B.C. premier says Canada-U.S. softwood pact close

VICTORIA — British Columbia Premier John Horgan says Canada and the United States are close to reaching a softwood lumber trade deal that could come as early as next month.

Horgan made the comments Thursday during a conference call from Washington, D.C., following two days of meetings with trade officials from President Donald Trump’s administration and Canada’s ambassador to the U.S.

Horgan said talks between Canada’s Foreign Affairs

Minister Chrystia Freeland and U.S. Secretary of Commerce Wilbur Ross are ongoing and it appears they are close to reaching a market-share agreement.

“There have been intense negotiations between Mr. Ross and Minister Freeland, and they’re very close to an agreement but there are challenges with the representatives on the (U.S. Lumber) Coalition that brought the dispute to a head,” Horgan said.

The coalition, which represents American lumber producers, filed a petition last November asking the U.S. Department of Commerce and the U.S. International Trade Commission to limit Canadian lumber shipments. The group claimed Canada unfairly subsidizes its lumber industry, harming U.S. workers who are experiencing mounting unemployment.

Earlier this year, the Trump administration imposed tariffs and duties averaging 27 per cent against Canadian softwood producers.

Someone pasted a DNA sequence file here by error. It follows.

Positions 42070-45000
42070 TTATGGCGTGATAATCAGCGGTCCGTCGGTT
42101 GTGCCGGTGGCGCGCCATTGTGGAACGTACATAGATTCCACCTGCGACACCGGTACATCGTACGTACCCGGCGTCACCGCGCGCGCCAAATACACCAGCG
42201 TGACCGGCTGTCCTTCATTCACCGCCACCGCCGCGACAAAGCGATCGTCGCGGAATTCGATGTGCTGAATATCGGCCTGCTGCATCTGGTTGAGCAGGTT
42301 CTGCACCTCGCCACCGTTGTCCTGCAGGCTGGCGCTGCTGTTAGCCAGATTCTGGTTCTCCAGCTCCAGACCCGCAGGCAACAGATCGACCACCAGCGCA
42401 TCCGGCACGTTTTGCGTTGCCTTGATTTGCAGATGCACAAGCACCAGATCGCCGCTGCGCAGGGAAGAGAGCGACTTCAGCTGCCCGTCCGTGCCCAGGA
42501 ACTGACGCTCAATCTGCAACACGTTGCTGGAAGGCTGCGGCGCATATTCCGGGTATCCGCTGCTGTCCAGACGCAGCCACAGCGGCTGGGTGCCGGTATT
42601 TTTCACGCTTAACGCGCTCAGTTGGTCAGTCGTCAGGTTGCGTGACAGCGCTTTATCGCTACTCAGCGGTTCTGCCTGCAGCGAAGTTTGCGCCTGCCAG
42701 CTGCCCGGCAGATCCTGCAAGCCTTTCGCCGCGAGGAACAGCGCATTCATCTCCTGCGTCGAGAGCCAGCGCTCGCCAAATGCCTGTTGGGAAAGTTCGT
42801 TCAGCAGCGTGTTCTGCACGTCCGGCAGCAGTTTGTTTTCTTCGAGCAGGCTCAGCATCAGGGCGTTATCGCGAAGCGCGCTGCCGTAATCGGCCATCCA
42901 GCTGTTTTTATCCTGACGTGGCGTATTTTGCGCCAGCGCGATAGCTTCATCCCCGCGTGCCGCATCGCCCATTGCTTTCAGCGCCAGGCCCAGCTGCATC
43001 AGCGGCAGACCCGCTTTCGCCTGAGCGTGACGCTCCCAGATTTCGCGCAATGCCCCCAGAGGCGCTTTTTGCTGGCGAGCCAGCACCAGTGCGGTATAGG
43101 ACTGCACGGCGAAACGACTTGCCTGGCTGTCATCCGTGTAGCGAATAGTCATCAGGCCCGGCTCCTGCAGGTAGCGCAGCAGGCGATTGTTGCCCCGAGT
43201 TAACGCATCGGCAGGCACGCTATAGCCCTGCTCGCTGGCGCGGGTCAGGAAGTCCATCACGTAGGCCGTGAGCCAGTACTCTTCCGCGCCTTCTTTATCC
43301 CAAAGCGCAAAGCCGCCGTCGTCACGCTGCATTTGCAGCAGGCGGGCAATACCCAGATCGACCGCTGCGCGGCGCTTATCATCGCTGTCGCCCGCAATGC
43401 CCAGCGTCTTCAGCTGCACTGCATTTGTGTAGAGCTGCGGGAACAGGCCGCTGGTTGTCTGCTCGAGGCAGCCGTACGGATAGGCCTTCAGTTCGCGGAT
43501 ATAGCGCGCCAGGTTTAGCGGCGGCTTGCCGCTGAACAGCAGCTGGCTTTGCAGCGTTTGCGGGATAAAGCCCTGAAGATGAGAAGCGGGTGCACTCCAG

Horgan said he stressed the need for a renewed lumber trade pact that is fair to his province, Canada’s largest exporter of softwood lumber.

The B.C. premier met with Ross and Robert Lighthizer, the U.S. trade secretary, and one of the top officials in charge of negotiations on the North American Free Trade Agreement. Horgan also met with Washington state Rep. Congressman Dave Reichert, who sits on the Ways and Means committee overseeing tax-writing policy.

“I just wanted to make the case again to these senior representatives that B.C. wants a fair deal,” Horgan said.

“We want to make sure it’s a deal that is in the interests of B.C., and as the largest player on the Canadian side in terms of market share, we want to make sure they understand we are not prepared to give and give and give.”

British Columbia produces about half of Canada’s softwood lumber.

Last year, the province’s forest industry accounted for $14 billion in exports, amounting to 35 per cent of all B.C. goods exported.

Forestry directly employs more than 60,000 people in over 140 communities around B.C.

Horgan said he wanted to impress upon U.S. trade officials the economic importance of the forest industry to thousands of families and hundreds of communities. He said he also made that case in Ottawa this week when he met with Prime Minister Justin Trudeau.

“I made it abundantly clear to Minister Freeland and to the prime minister that this is the highest priority we have in terms of protecting jobs and growing our economy,” Horgan said.

The 2006 Softwood Lumber Agreement between Canada and the United States expired on Oct. 12, 2015.


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